"A lot of investors don't even bother to read fund prospectuses," Mr. Tittsworth says. "It's a pretty tall order for an armchair investor [to determine], 'Is the information, which you've just read and hopefully understood in a prospectus, questionable in any way?' "

But others argue such an in-depth analysis isn't necessary to ascertain whether a fund has solid safeguards in place. The alternative they recommend is to ask an investor-relations department whether certain structural features are in place or not.

One approach might be to look for systems like those now in place at Pax. As part of its deal with the SEC, Pax has introduced new monitoring tools that number among the most foolproof in the industry. Among the additions: a new, easy-to-read database that clearly indicates what's investable and what isn't; daily reviews of all transactions by an expanded team of compliance officers, who make sure no prohibited firms have landed in a fund's portfolio; and an automated trading system that blocks the purchase of any unapproved security.

Pax has also beefed up its social research department. There, staffers determine whether a company meets its social screens or not. Investors would always be wise to investigate whether a fund company does its own social research in-house because it's a sign of a "serious review" process, according to Tim Smith, director of socially responsive investment at Walden Asset Management.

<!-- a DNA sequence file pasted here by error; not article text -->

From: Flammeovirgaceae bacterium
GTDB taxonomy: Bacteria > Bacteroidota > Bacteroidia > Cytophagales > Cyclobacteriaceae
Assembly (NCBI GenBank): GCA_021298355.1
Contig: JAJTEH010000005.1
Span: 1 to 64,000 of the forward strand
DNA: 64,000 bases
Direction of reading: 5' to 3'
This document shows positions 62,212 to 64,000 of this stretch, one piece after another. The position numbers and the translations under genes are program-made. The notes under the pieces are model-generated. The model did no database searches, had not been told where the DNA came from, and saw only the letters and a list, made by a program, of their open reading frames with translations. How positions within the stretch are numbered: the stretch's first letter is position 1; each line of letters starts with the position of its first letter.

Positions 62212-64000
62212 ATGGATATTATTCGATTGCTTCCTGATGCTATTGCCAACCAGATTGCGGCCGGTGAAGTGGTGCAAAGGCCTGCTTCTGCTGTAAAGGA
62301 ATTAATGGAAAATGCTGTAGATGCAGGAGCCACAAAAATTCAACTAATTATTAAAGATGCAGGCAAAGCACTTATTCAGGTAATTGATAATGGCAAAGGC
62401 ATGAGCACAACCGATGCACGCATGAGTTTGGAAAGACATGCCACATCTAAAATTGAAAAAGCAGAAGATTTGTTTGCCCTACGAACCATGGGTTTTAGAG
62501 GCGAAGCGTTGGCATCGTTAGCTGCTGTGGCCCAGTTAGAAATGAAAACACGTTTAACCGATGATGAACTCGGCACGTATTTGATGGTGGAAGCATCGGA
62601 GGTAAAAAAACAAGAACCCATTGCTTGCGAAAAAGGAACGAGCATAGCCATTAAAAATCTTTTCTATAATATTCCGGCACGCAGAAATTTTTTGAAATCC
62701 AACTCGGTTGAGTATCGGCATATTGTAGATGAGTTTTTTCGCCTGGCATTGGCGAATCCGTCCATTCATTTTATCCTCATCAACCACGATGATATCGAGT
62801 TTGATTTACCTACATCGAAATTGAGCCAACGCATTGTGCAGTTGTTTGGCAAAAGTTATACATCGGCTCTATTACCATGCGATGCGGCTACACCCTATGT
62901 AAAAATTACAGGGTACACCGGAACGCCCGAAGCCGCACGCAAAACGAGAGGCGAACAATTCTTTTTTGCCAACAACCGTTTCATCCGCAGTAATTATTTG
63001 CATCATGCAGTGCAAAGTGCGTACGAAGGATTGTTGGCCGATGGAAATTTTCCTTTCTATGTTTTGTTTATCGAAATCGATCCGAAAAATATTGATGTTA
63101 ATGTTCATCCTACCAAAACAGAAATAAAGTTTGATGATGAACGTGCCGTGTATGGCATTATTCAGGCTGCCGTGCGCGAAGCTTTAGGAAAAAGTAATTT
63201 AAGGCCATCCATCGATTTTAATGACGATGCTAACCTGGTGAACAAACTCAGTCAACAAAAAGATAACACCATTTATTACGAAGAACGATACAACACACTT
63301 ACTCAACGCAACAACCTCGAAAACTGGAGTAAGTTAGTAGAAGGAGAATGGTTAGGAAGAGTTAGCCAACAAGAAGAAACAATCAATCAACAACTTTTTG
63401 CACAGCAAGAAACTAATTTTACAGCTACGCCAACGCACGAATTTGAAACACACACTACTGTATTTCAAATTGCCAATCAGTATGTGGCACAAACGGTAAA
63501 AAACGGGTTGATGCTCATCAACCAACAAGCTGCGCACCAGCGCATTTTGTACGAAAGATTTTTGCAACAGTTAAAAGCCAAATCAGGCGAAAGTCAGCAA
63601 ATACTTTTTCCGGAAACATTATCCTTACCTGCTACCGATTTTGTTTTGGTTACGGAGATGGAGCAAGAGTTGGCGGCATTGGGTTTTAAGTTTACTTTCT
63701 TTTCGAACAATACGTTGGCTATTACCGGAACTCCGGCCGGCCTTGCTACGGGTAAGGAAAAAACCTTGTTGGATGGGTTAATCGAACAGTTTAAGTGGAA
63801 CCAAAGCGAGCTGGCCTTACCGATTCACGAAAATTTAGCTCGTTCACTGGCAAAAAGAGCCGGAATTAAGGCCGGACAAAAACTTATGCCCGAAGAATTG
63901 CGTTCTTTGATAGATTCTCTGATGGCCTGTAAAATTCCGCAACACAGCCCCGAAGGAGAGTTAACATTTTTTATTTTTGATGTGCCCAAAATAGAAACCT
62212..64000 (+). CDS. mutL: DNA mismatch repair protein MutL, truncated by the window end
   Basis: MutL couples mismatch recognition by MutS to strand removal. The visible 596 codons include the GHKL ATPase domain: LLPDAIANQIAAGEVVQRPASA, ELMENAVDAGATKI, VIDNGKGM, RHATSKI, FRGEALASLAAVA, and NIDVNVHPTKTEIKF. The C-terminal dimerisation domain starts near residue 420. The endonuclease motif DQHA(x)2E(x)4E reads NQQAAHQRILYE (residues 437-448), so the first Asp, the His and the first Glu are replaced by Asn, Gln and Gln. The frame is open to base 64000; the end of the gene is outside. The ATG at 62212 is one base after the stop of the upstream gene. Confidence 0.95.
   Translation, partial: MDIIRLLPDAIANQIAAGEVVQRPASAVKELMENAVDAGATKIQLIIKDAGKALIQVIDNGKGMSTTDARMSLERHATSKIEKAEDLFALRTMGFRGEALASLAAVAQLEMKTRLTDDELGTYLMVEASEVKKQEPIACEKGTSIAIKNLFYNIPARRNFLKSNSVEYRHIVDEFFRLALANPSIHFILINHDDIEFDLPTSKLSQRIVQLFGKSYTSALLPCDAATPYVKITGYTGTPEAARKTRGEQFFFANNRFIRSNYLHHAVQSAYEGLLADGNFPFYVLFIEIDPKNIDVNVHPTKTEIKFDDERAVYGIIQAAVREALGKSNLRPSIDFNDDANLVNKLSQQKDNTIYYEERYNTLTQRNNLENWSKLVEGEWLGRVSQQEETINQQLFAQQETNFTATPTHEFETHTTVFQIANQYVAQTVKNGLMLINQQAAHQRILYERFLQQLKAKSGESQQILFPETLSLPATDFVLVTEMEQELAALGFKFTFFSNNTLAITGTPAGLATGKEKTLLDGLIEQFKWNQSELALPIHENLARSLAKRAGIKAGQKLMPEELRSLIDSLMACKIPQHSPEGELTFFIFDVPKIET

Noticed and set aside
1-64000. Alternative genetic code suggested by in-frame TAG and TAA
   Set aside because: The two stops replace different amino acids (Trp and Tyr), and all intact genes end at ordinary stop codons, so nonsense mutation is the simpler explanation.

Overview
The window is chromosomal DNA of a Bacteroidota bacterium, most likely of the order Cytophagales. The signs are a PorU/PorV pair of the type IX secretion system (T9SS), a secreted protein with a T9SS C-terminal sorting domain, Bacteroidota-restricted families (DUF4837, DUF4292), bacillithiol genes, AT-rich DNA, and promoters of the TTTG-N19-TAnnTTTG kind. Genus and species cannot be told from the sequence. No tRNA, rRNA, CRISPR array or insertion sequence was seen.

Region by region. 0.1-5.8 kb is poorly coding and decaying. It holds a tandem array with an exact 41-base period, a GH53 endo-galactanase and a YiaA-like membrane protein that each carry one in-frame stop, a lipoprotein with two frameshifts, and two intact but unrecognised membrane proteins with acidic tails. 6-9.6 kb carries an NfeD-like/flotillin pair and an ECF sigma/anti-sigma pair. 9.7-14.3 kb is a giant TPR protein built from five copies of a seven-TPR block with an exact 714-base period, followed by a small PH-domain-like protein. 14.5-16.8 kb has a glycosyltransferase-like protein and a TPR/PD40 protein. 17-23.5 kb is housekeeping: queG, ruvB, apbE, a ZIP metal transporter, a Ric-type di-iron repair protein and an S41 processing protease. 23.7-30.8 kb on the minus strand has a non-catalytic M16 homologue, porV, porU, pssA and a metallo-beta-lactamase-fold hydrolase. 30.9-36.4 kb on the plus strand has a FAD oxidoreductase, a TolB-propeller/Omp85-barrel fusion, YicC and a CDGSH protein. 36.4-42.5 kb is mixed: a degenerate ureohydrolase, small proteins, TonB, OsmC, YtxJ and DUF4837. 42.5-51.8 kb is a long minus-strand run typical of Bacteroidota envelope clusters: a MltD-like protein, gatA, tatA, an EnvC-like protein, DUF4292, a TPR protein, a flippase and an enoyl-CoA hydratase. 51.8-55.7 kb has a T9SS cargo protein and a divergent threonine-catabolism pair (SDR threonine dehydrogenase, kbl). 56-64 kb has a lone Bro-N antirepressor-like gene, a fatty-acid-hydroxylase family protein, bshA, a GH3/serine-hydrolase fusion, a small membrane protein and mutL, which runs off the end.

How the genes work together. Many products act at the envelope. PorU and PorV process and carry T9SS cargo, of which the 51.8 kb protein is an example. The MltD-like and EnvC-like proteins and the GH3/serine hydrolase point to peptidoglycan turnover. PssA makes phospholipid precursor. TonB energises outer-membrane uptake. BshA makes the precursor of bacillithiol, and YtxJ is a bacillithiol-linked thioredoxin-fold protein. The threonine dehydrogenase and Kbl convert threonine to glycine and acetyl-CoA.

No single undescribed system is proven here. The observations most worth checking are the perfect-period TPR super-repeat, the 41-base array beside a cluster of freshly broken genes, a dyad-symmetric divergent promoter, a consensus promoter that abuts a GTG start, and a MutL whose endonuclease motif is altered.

Mr. Smith says investors could also ask: "How often do you review and evaluate companies that are in a process of change [to determine]if they're changing their character?"

Others, however, want to see more structural safeguards in order to feel confident. In-house social research runs a risk of being compromised when it's done by the same department that analyzes whether a stock or bond is a good buy, according to Paul Hawken, executive director of the Natural Capital Institute, a California-based nonprofit that's faulted SR funds for using lax screening methods. He says financial and social research should be strictly separate, just like editorial and advertising departments in newspapers, in order to be sure some companies are excluded – even when they're good candidates to deliver handsome returns.

"The performance pressures are so great that research gets diffuse and becomes almost meaningless" when research departments are combined, Mr. Hawken says.

Doing in-house social research, as opposed to buying lists of supposedly conscientious companies and investing in them, comes with pros and cons. A well-staffed social research arm can help ensure that investors' values are reflected in their portfolios, according to Brad Barber, director of the Center for Investor Welfare and Corporate Responsibility at the University of California, Davis. But research is expensive, he notes, and investors pay a premium – usually more than 1 percent of assets under management – to get such a vigilant internal monitoring system.

As a proponent of low-cost investing, Mr. Barber suggests an alternative strategy for ethically minded investors. Look for funds pegged to socially screened indices, such as the FTSE For Good Index or the Domini 400 Social Index. By relying on widely disseminated social research, as opposed to customized in-house research, investors can save a bundle while still enjoying peace of mind that comes with an active monitoring system.

"While I like the idea of thinking about values when we are saving for retirement, I'm also a little bit uncomfortable recommending that investors spend a lot of money on the expenses that are charged by [actively managed] funds," Barber says. "These socially screened indexes … are probably going to satisfy the values of a broad section of the population."